Saturday, November 12, 2005

 

States of Mind

Wandering around the web recently, I came across an interview and profile of Charles Tart. It seems Tart, a psychologist, began researching altered states of consciousness, hypnosis in particular, and was led to consider
How can anybody distinguish, then, between dream, hypnotic trance, and reality? Dehypnotization, the procedure of breaking out of the normal human state of awareness, according to both mystics and hypnotists, is a matter of direct mental experience. The method can be learned, and that's the nutshell description of the esoteric wisdom of the ages.

The result is the concept of "consensus consciousness" or "consensus trance". His work includes research into how to "wake up" from this "normal" state.

A scene toward the end of "Phantom of the Paradise" comes to mind: Biff, the beefcake star has been attacked by the Phantom in his dressing room. The manager, trying to calm him down, suggests that Biff had had a hallucination, to which Biff replies, "I know drug real from real real, I take the stuff, you just dish it out!"

A very common altered state, one I enter at least daily (nightly) is "sleep". I've read a few books on the subject, beginning with "Sleep Positions", and articles in Scientific American. I've been fascinated (and envious) of people, like Joel, who seem to need only four hours sleep, or short naps around the clock amounting to less than the standard "eight hours". What I have thus far found disappointing in what research on sleep I've read is that it is all "analytical" in the retrograde sense. Some measures brain waves, pulse, blood pressure, hormone levels--observing the parts moving in the machine. Other measures the impact of sleep deprivation, trying to deduce the role of sleep from the consequences of removing it.

I would have liked (and still would like) to find measures of restedness, rather than of fatigue. There are so many signs of not-enough-sleep: red eyes, bags under eyes, maybe even bad hair days. Most of us have had days "I wish I'd stayed in bed", and not just to avoid the day's events. There may be mornings one turns off the alarm, rolls over, and goes back to sleep (and later can't even recall hearing the alarm--it must not have gone off!). Waking in the middle of the night, thoughts abuzz, unable to go back to sleep (insomnia) feels more symptomatic of stress, worry, guilt, or digesting cabbage, than "time to get up, I'm not tired anymore." About the only sign resembling "enough sleep" is waking up before one's alarm clock rings, and even that may well be self-conditioned response to avoid the pain of being awakened by the alarm.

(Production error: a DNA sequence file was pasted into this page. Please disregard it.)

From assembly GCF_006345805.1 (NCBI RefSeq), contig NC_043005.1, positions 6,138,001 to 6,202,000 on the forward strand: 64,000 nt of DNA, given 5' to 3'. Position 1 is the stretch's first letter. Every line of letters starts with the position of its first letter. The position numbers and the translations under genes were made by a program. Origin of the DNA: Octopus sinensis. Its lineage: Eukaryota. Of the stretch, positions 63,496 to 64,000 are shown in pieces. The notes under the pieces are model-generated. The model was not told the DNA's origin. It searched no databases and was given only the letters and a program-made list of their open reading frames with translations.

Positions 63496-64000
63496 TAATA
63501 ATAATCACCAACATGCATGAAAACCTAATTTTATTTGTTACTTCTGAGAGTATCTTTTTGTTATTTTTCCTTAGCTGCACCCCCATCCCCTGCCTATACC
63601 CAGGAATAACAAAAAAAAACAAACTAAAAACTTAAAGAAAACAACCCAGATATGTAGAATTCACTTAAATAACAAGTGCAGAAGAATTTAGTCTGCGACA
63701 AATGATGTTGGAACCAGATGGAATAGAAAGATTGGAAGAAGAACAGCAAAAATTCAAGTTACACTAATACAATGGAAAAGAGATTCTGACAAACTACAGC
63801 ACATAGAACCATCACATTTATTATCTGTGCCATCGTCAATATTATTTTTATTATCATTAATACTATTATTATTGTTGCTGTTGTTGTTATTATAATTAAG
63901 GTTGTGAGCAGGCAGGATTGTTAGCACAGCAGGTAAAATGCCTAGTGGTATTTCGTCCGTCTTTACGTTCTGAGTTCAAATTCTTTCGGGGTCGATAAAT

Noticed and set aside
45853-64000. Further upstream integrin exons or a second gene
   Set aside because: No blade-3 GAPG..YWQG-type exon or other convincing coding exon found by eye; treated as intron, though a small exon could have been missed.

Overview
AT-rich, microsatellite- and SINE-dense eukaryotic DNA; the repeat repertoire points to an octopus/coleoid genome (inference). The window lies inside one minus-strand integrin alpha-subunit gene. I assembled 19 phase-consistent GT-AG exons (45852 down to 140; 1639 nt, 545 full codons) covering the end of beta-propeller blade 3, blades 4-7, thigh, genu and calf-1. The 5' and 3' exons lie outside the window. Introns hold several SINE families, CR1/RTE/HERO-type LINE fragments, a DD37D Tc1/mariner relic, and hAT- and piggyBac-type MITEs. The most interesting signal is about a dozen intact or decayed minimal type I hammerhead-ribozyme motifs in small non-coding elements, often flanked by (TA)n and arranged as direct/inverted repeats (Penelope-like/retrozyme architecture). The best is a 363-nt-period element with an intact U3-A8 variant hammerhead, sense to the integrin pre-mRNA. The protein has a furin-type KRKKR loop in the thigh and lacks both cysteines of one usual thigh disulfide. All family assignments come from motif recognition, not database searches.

I was pleased to read in an IHT article (yesterday? from the New York Times) entitled " Why sleep? Science asks the iguana that research on sleep continues, with a possibly more interesting question than some addressed in the past. The researchers, at Indiana State University in Terre Haute, are studying sleep across the animal kingdom, to better understand what sleep is for by developing a sort of "unified sleep theory" that would explain the observed behavior from an evolutionary and survival perspective.

The researchers quoted include:

Particularly intriguing to me is the half-brain sleeping. "...some species of whales and seals sometimes swim with one eye closed while the corresponding hemisphere of the brain produces slow waves. Scientists are still debating whether they are asleep in this state." They had some fun watching ducks sleep, too:
"The ducks on the interior slept more with both eyes closed, and the ducks on the edge slept with one eye open. And they used the eye that was facing away from the other birds."


To give each side of the brain enough rest, the ducks at the ends of the row would stand up from time to time, turn around and sit down again. This allowed them to switch eyes and let the waking half of the brain go to sleep.



I think I'll go back and re-read (and finish, this time, as I might not have done twenty-five years ago) "The origin of consciousness in the breakdown of the bicameral mind," by Julian Jaynes. The thesis, as I recall, is that consciousness, and self-awareness in particular, arises from the "conversation" between the two hemispheres. A "mistrust" between them might help explain why we can't sleep one side at a time, mightn't it, if neither side wanted to relinquish its control unilaterally. Readers' reviews at Amazon (no, I did not read all 113 of them) remind me that earlier proto-humans "heard voices" (gods?), and one points to julianjaynes.org.

I've also tried to learn about hypnosis and meditation, but have not had much success. For some reason, although many consider me gullible, I don't seem to be easy to hypnotize. When I've tried meditating, I think I've fallen asleep, at least that is what it feels like. Is that all it is?

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